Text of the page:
BARTOW, Fla. (AP) — Two decades have passed since gunshots shattered the night at Bartow’s Erie Manufacturing plant, robbing George and Mary Ann Patisso of their only son and leaving Phil and Nicoletta Dosso inconsolable.
It was three days shy of George Patisso Jr.’s 28th birthday.
His brother-in-law, Frank Dosso, 35, had planned to celebrate his twin daughters’ 10th birthday that evening — Dec. 3, 1997 — and was bringing home Chinese carryout for dinner.
Diane Dosso Patisso, 28, had stopped by Erie to pick up her brother and husband, who worked together in the family business, before meeting with her parents for the birthday party.
Most Read Stories
- Amazon Go cashierless convenience store opens to the public in Seattle VIEW
- Analysis | Why did the Seahawks move on from Kris Richard as defensive coordinator? A look at the numbers
- Are you ready? Here comes a deluge of rain, snow across Western Washington
- All Seattle’s new wealth couldn’t save many homeowners from foreclosure | PNW Magazine
- Pearl Jam to play two 'Home Shows' at Safeco in August, pledging $1 million to Seattle-area homeless initiatives
Erie partner George Gonsalves, 69, anticipated locking up after everyone had left.
Then, the gunshots.
Two hours later, the Dossos would discover the bloodied bodies of their son, daughter, son-in-law and business partner in the company’s offices. The 911 call that followed would capture their horror and anguish.
“Oh my God, my God,” Phil Dosso shouted to the dispatcher, his words clouded by his thick Italian accent. “My children!”
In October 2006, a Polk County jury convicted former Erie partner Nelson Serrano of the worst mass murder in Polk County history, and he’s spent the past decade on Florida’s death row for those murders.
Still, time has done little to heal Nicoletta Dosso’s heartache.
“It doesn’t get any easier,” she said as the anniversary approached. “All the time, I turn around and want to ask a question, and they’re not there.”
The Patissos remember the promise their son’s life held. Newly married and embarking on a new career in his wife’s family business, George Patisso Jr. had everything ahead of him, they said.
“Every day I think about them,” Mary Ann Patisso said. “I feel like Georgie and Diane are stopped in time. I think of them as traveling somewhere far away and they just haven’t come home. That’s the only way my mind can let me live.”
During Serrano’s 2006 trial, prosecutors told jurors he was angry with Gonsalves, who Serrano believed had orchestrated his ouster from Erie in July 1997.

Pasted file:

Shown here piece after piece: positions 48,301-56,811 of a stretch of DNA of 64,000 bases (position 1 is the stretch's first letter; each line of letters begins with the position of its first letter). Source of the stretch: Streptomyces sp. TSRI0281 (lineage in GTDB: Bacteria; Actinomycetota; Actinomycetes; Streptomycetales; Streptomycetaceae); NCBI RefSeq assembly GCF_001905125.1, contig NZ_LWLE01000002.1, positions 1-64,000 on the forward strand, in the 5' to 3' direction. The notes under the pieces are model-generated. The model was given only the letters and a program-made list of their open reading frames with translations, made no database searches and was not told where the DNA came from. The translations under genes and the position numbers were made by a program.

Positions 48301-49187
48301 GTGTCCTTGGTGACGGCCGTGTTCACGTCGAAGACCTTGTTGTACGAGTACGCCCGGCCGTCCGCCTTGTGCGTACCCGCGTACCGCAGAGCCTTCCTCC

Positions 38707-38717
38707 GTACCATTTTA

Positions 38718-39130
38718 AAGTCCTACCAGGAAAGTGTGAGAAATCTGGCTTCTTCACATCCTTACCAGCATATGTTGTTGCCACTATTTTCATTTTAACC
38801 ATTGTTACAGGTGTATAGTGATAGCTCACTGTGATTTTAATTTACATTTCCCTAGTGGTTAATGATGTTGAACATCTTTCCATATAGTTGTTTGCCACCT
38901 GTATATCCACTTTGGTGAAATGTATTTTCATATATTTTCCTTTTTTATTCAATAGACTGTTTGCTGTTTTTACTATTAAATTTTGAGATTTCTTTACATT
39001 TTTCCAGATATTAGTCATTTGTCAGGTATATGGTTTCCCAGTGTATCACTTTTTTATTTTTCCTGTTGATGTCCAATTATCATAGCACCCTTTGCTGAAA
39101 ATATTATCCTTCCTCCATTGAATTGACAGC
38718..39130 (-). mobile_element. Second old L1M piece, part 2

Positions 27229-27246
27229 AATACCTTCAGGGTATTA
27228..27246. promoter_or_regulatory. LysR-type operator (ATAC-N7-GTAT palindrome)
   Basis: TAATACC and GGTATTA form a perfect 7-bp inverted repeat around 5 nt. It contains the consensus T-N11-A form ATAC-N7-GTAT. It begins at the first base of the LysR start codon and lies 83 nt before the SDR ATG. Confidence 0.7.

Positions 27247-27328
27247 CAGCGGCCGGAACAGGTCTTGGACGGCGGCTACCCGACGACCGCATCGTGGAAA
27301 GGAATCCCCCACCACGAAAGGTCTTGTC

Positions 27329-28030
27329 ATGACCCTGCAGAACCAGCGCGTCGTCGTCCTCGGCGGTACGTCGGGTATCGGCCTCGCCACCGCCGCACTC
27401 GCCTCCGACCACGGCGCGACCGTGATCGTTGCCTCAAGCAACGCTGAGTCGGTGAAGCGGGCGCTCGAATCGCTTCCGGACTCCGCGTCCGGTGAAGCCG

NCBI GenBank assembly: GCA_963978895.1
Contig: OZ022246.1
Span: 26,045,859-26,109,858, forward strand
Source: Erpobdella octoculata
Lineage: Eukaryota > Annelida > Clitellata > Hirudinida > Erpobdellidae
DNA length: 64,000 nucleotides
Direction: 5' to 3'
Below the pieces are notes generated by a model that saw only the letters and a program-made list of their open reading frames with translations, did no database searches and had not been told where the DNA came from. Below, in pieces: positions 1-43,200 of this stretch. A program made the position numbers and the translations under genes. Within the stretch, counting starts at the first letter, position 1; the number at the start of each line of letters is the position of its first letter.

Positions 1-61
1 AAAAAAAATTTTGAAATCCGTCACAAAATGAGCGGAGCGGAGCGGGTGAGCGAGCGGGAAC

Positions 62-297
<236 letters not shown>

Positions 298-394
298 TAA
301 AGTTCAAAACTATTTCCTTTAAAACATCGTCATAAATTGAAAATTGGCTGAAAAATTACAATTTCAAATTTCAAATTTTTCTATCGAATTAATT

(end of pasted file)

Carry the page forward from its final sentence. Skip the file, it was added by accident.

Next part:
In the days following the killings, authorities dismissed Serrano as a suspect after surveillance video confirmed he was in Atlanta on business the day of the killings. He told investigators he’d been in his hotel room throughout the day with a migraine, but Tommy Ray, a special agent with the Florida Department of Law Enforcement, continued to question that alibi.
“Everything we found pointed back to Nelson,” he said.
In 2001, Ray discovered Serrano’s fingerprint on a parking garage ticket at Orlando International Airport dated the day of the murders, breaking his alibi and placing him in Florida hours before the killings.
Ray’s investigation revealed that Serrano had secretly returned to Florida that day using aliases to book airline reservations and car rentals, setting the stage for him to commit the murders.
And when Serrano fled to his native Ecuador after he became a prime suspect, Ray and Assistant State Attorney Paul Wallace orchestrated his deportation back to the United States.
Serrano, now 79, has denied any involvement in the killings, and continues to appeal his convictions.
Ray, who has retired from law enforcement, said the Erie case has stayed with him more than any case he’s worked. Perhaps it was the complexity of it, he said, or the friendships he forged with the families left behind.
“If there ever was a case that begged and cried out for justice, this was the one,” he said. “Serrano was so driven by hatred, he kept working and planning until he accomplished what he set out to do. He just wasn’t as smart as he thought he was.”
In December 1998, as the first anniversary of the murders approached, the Patissos, along with their daughter, Ann Marie Ferraro, established a scholarship honoring Diane and George Patisso Jr. and Frank Dosso. To this day, it continues to award a $2,500 scholarship annually to a football player at Clarkstown South High School in West Nyack, N.Y., where George Patisso Jr. played football.
“The scholarship is awarded to a player who emulates Georgie’s character, academics and drive in life,” his mother said, “but the scholarship is in memory of all three of them.”
She said each day still remains a challenge, and her son and his wife are never far from her thoughts.
“I have to try to look at my life as half full, but it always hurts,” she said. “I think about what that monster took from them – that my son will never be a father. I hurt so bad, and when I stop to think about it, I could lose my mind.”
In 2008, the Patissos won a $60 million jury verdict in Polk County in their wrongful death lawsuit against Serrano, knowing they would never see any of the money.
“This is the final chapter in a long book,” said George Patisso Sr. after the jury returned its verdict. “This is to say that we have done everything we said we were going to do for our son.”
For years after her children were murdered, Nicoletta Dosso dressed in only black as she struggled through each day. After Serrano’s conviction, she began sprinkling some color in her wardrobe as she tried to move on.
Still, her thoughts never stray far from the tragedy that has dominated their lives for two decades.
“Maybe someday it will come, it will be easier,” she said. “But for now, no. No.”
Information from: The Ledger (Lakeland, Fla.), http://www.theledger.com